Maus and Persepolis both incorporate imagery evocative of childhood, but the former presents them in a more literal sense while the latter uses them metaphorically. Because Persepolis follows Marjane as both a child and a young adult, different moments from her adolescence become more significant when compared to the trauma that Marjane experiences as a young adult with more life experience. When, during their childhood, Marjane’s friend and her family come over for dinner, the friend’s father recounts the torture he and others experienced in prison. Upon hearing the stories, she immediately pictures the men getting whipped, burned with irons, and chopped into pieces (Satrapi 51-52). In these descriptions, the wording of the torture is extremely gruesome and traumatic. Marjane’s images are not intentionally humorous but exude a sense of morbid wonder because of their anatomical inaccuracies. The drawings are almost macabre in depicting a dismembered man as a doll, sliced horizontally down his body and devoid of any interior organs and blood (Satrapi 52). Similarly, when Marjane writes about the burning of the Rex Theatre, she depicts the ghosts in a childlike, unrealistic manner. Their faces are evocative of Munch’s painting The Scream, with wispy bodies akin to white sheet Halloween ghost costumes (Satrapi 15). The illustrations’ imagery reflects how a child would understand and process violent and traumatic events around them. Her version of events does not downplay the horror and severity of what has happened but presents it in a manner relative to the adolescent identity of the narrator. Serious historical texts often frame children’s perspectives as unimportant or unvaluable, which Persepolis subverts by using childlike, imaginative images to represent grave events seriously. This subverts typical audience expectations of a historical memoir by legitimizing the holistic perspective of Marjane as a child—including her accounts of history in addition to her dreams and fantasies of random events. This type of imagery is brought back and modified later in the novel when Marjane returns to Iran after living in Europe for four years. She thinks that her hometown feels like a cemetery, overlaid with images of skeletal ghosts (Satrapi 251). Although the skeletal faces are almost identical to the ones she pictured as a child, their bodies are more structured and realistic, demonstrating how her knowledge and imagination have become more realistic and painful.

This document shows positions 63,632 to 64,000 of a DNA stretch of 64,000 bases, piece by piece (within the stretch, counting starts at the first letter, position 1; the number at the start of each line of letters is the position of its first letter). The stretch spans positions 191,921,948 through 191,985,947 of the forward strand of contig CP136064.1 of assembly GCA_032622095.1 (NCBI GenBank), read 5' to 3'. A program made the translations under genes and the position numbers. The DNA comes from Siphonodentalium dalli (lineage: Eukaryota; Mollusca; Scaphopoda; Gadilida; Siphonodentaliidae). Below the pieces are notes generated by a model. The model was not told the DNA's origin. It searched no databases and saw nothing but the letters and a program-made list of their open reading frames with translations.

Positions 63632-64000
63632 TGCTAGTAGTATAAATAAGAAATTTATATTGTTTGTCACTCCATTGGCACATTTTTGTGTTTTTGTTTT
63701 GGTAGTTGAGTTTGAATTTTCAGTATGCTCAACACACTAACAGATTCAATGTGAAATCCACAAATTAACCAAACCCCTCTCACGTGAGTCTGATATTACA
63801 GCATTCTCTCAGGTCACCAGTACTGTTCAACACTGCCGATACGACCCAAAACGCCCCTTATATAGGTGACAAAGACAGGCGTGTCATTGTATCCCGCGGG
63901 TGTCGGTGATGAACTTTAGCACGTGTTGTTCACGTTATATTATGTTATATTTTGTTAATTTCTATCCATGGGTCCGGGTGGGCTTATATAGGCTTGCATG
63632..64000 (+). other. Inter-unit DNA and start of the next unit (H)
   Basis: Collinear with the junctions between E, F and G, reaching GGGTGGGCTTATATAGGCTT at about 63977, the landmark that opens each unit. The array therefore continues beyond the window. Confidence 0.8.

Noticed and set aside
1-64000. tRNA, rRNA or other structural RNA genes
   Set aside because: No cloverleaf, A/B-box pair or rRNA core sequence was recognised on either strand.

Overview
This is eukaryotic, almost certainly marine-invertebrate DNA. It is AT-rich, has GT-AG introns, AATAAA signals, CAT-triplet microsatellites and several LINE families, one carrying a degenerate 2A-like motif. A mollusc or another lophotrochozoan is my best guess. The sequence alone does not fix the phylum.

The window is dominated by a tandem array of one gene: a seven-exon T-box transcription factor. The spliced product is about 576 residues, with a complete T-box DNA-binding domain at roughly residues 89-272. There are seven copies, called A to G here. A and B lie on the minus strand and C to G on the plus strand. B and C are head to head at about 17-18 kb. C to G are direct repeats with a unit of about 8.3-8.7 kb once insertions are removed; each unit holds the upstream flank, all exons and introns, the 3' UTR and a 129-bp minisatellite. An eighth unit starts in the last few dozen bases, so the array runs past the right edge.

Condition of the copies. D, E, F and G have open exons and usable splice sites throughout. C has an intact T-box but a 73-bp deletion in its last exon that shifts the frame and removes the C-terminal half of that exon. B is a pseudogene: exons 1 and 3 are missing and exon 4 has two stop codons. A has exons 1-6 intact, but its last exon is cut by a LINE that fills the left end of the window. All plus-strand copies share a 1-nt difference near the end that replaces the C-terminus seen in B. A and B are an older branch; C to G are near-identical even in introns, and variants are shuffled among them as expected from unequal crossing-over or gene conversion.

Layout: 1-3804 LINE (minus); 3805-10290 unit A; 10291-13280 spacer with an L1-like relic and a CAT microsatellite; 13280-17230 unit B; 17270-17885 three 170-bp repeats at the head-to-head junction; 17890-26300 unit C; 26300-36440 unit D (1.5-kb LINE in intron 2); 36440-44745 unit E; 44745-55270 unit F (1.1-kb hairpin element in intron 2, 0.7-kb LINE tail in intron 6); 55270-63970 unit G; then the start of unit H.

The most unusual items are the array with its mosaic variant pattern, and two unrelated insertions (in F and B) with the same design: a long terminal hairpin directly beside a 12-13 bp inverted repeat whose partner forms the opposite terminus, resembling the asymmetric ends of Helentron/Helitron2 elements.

Alternatively, Maus focuses on narratives of adulthood save for its opening scene, but nevertheless highlights emotional dynamics from childhood in its imagery. Despite the visual similarities between the anthropomorphic mouse children and adults, the imagery of shrinking and scaled-down sizing emotionally characterizes them. In the second chapter of Maus’s second volume, Art is hounded by reporters and media representatives about his intentions with the novel, the implication of telling stories about the Holocaust, and the capitalistic pulls of publishing and marketing a novel: As the questions and pressure increase in each frame, Art’s figure progressively shrinks until he is the size of a child and wailing like a toddler (Spiegelman 42) A scene in which he speaks to his therapist follows this sequence, still physically aged down to child-sized, but with the emotional weight of his adult self—even at his size, he smokes a cigarette (Spiegelman 43-46). This uses more literal imagery to reflect the hold that his childhood has over Art, as the pressures of his adult life lead him to confront very mature situations from a more unchecked, youthful mentality. His childhood is a part of his adult life, which Spiegelman visually captures in Maus through the humour and irony of a child-sized anthropomorphic mouse smoking cigarettes. Because Persepolis begins with Marjane’s youthful memories and Maus follows, primarily, Vladek’s younger adulthood, they acknowledge different points of childhood from referring broadly to childhood innocence and shame, respectively.

While Persepolis demonstrates a healthier and more reciprocal familial dynamic than Spiegelman’s in Maus, both novels portray complications in parent-child relationships once the latter grows up. Although this framework stems from portrayals of adulthood, both novels establish that later relationship dynamics stem directly from childhood experiences. At the start of Maus, Art and Vladek are estranged and have not spoken in multiple years. Part of these difficulties derives from their memory of Anja, Vladek’s late wife, and Art’s mother. Maus only follows Art through the lens of his visits with his father and his illustrations of his father’s experiences in the Holocaust, and thus his relationship to Anja is only implied in certain chapters rather than explicitly addressed outside of one of Art’s comic strips (Spiegelman 100-104). Maus sees Vladek speak multiple times about his undying love for Anja; Art’s grief is silently implied through his reactions to these tangents and speeches. While the full nuances of Art and Vladek’s relationships with Anja are not specifically explored, her absence in their lives demonstrates the emotional and physical distance between father and son. A large part of Art’s resentment for Vladek, however, stems from how the latter gatekeeps Anja and her memory. At the end of Maus’s first volume, Art explodes at his father upon finding out that Vladek had burned Anja’s diaries—which detailed her feelings and experiences during the war. He calls his father a murderer, to which Vladek responds by chastising him for addressing his father that way (Spiegelman 158-159). Vladek’s response exemplifies his attempts to wield his power as a father over Art as his son. He monopolizes Anja’s memory as his wife and eliminates any chance Art has of understanding her on a more lateral, adult level outside of Vladek’s accounts. This demonstrates the ways in Maus that childhood is tied to family, as all of the novel’s allusions to Art’s past are connected to Vladek as a father.